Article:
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The newly Communications Security Establishment Canada complex is pictured on Nov. 29, 2013 in Ottawa.DAVE CHAN/The Globe and Mail

Canada's foreign-intelligence surveillance agency received nearly 300 requests for assistance from domestic security agencies over a four-year period – a degree of collaboration that is raising alarm bells for privacy advocates.

A disclosure from Communications Security Establishment Canada, obtained by The Globe through an Access to Information request, shows the Canadian Security Intelligence Service sought help from CSEC 205 times between 2009 and 2012. The RCMP made 85 such requests during the same time span.

These "support to lawful access" figures – which have never been released before – show that close collaboration with other federal agencies is routine for Canada's electronic-eavesdropping agency.

Watchdogs and judges have recently raised concerns that ill-considered intelligence collaborations can lead to illegal wiretapping, wrongful arrests – or even violence against travelling Canadian suspects who are red-flagged to intelligence agencies operating overseas. On Tuesday, the Office of the Federal Privacy Commissioner called upon CSEC to "proactively disclose" just how much it is working with the other federal agencies. CBC reported that CSEC used information from free Internet service at a major Canadian airport to gather data about travellers.

One issue is whether the various federal agencies use compatible legal standards to collect information: The RCMP and CSIS rely on their officers getting judges to sign off on warrants that allow them to tap a suspect's phone. Yet CSEC is an electronic eavesdropping agency that operates under unique laws, whose computer scientists warrantlessly spy on foreigners and collect communications in bulk, while being barred from targeting Canadians or people in Canada.

Those capabilities make CSEC an attractive – and legally challenging – partner for the other agencies. "If this is an end run around the warrant process, it is not legal," said Micheal Vonn, a lawyer for the B.C. Civil Liberties Association.

Yet, Canada's laws explicitly allow CSEC to offer "technical and operational assistance" to the RCMP and CSIS. CSEC officials are on the record saying they can unencrypt materials seized by the domestic agencies. The records released to The Globe also suggest this assistance takes the form of CSEC lending out sophisticated bugging technology or sifting volumes of communications and records lawfully seized by the other agencies.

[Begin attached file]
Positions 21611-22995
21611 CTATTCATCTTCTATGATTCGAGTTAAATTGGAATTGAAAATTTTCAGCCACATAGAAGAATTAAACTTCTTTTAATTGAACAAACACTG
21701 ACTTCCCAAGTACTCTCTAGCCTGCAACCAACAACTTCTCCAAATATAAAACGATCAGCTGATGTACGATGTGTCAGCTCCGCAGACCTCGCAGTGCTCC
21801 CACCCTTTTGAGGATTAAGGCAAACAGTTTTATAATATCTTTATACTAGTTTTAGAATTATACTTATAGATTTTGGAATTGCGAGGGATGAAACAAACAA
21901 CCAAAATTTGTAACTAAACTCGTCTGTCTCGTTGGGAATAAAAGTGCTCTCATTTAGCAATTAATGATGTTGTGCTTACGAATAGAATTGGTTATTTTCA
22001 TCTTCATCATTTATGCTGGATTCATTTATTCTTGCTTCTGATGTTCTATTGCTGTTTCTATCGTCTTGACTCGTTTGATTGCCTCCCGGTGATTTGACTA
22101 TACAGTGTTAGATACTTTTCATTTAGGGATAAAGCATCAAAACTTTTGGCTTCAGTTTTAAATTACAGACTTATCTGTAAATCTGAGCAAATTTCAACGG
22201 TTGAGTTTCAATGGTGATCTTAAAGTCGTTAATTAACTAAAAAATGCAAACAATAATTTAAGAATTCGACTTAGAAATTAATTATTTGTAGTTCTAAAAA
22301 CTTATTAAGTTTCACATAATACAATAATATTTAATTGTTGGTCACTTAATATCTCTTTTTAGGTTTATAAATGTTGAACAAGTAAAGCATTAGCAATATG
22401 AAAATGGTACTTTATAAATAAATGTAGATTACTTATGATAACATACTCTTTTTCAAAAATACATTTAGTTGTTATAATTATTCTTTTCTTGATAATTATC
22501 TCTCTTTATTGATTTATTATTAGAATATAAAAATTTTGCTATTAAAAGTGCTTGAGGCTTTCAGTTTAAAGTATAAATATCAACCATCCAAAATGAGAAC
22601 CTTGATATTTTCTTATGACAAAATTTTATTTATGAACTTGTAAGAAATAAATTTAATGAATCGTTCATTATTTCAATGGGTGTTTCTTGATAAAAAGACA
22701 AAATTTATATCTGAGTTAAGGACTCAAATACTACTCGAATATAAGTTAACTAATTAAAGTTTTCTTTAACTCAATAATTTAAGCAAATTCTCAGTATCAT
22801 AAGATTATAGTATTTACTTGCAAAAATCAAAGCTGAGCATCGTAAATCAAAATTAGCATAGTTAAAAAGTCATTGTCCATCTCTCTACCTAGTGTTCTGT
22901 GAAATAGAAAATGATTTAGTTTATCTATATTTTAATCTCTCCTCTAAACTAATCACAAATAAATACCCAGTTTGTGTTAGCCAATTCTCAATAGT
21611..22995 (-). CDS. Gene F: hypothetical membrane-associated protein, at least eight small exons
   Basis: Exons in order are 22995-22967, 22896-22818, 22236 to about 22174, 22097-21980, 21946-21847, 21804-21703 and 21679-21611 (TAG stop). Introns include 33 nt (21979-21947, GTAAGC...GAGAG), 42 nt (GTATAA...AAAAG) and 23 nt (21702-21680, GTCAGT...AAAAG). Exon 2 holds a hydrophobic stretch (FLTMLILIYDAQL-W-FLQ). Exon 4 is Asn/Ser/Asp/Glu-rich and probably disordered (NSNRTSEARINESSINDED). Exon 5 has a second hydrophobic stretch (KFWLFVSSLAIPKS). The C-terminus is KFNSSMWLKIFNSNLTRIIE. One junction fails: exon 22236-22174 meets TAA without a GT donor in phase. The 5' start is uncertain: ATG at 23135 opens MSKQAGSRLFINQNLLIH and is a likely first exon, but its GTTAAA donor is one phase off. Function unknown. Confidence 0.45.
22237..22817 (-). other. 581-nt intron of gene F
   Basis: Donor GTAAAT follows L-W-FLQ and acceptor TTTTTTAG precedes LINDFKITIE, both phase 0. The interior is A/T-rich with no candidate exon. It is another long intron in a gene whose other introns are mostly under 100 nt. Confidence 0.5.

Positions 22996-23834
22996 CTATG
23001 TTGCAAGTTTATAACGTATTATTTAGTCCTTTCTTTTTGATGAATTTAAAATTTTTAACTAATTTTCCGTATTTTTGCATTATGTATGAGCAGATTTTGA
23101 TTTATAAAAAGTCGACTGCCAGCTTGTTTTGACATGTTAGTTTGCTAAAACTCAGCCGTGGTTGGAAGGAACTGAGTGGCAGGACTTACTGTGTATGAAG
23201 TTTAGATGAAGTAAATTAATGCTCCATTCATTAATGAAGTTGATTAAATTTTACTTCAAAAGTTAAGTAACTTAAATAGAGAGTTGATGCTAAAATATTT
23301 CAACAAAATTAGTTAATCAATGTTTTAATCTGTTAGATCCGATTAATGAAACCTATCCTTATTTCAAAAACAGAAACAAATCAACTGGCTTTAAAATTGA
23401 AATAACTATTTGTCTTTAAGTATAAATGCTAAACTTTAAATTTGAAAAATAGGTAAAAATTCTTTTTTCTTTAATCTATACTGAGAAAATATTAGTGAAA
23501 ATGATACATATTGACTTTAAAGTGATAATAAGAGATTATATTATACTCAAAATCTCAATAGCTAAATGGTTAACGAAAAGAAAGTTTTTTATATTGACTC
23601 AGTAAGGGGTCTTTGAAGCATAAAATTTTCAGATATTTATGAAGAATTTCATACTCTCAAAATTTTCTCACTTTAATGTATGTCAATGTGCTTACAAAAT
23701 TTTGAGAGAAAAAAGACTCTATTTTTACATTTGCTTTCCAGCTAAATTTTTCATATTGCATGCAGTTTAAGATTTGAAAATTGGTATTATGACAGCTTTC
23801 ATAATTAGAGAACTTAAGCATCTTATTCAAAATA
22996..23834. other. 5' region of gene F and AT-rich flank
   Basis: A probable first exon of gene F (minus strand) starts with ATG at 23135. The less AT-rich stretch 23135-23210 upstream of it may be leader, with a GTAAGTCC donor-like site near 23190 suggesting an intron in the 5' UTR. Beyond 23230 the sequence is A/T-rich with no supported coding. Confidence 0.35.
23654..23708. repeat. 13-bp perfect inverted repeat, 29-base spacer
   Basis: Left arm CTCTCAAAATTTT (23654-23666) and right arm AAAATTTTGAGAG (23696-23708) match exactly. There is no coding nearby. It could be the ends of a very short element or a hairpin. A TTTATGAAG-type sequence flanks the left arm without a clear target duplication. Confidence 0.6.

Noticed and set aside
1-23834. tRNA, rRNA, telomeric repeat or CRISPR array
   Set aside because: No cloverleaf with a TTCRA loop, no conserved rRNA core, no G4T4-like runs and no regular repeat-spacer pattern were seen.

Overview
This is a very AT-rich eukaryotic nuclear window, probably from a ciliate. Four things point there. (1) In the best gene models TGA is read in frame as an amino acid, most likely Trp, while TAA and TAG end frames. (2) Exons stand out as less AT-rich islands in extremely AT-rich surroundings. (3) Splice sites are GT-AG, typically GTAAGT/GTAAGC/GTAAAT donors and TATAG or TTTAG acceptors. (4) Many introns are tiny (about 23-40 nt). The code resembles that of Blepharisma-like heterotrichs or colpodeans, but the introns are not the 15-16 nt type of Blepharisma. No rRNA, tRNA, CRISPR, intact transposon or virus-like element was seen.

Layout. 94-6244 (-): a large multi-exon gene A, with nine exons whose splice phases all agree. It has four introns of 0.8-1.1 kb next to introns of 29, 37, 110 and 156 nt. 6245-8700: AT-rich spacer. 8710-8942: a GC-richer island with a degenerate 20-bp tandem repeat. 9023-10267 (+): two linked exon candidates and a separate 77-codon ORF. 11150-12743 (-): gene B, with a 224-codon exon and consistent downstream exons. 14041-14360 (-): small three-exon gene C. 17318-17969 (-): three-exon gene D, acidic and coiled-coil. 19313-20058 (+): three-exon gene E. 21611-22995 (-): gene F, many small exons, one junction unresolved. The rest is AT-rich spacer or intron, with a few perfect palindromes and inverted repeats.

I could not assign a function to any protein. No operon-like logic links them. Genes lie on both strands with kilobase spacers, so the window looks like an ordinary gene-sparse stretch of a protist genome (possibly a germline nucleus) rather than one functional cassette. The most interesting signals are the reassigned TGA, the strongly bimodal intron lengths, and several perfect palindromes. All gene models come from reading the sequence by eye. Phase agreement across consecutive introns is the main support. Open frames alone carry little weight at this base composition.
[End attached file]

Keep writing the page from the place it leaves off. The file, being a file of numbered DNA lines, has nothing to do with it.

The records also show that frequently CSEC is also asked to arrange a mysterious surveillance technique known as a "DIFT" – a "domestic interception of foreign telecommunications."

This technique has lately emerged as controversial. Last month, a Federal Court judge who had legally endorsed the DIFT power as a global extension of made-in-Canada warrants renounced parts of his landmark 2009 decision. Judge Richard Mosley wrote that he has since learned that CSEC and CSIS had machinated to keep his court "in the dark" about key facts, so that they could globally keep tabs on Canadian terrorism suspects.

CSEC takes pains to reassure Canadians it operates lawfully. The agency "follows all Canadian laws, including the Privacy Act, and has stringent policies and procedures in place," wrote Lauri Sullivan, a spokeswoman for the agency, in an e-mailed response to Globe questions.

Records show CSEC got 294 requests for help from all other federal agencies from 2009 to 2012. All came from the RCMP and CSIS save for three requests from Canada's border guards and one request from the military. The total numbers stayed relatively constant at between 70 and 80 requests each year.

No statistics were released speaking to how often CSEC rejects these requests. The surveillance agency had initially blocked The Globe and Mail's Access to Information request on national security grounds, but the figures were released after an appeal to the federal information commissioner.

The records show the federal agencies most often – 77 times between 2009 and 2012 – came to CSEC seeking specialized "tools." (Experts say this is likely a reference to sophisticated bugging devices, possibly similar to ones lately revealed to have been used by CSEC's American counterpart.)

Another 45 requests were made for "processing" seized materials. On 51 other occasions, the agencies sought help in arranging DIFTs.

CSEC has never spoken to how it would, from Canada, capture the telecommunications trails of specific terrorism suspects travelling abroad. Yet several Federal Court rulings have highlighted that this capability exists.

In a ruling released in December, Justice Mosley wrote that he regretted aspects of his 2009 decision to let CSEC and CSIS team up to keep tabs on terror suspects as they left Canada. He said he had since learned the two agencies failed to disclose to him their practice of outsourcing some of the surveillance work to American and British allies.

Such practices unlawfully put Canadian suspects in jeopardy, Justice Mosley wrote, by exposing them to the risk they may be "detained or otherwise harmed" by the intelligence agencies far more aggressive than Canada's.

"The conclusion … that the Court has the jurisdiction to issue a warrant ... for the domestic interception of foreign telecommunications under certain defined conditions remains valid in my view," the ruling reads. But this power "does not extend to the authority to empower the Service [CSIS] to request that foreign agencies intercept the communications of Canadian persons travelling abroad either directly or through the agency of CSEC."

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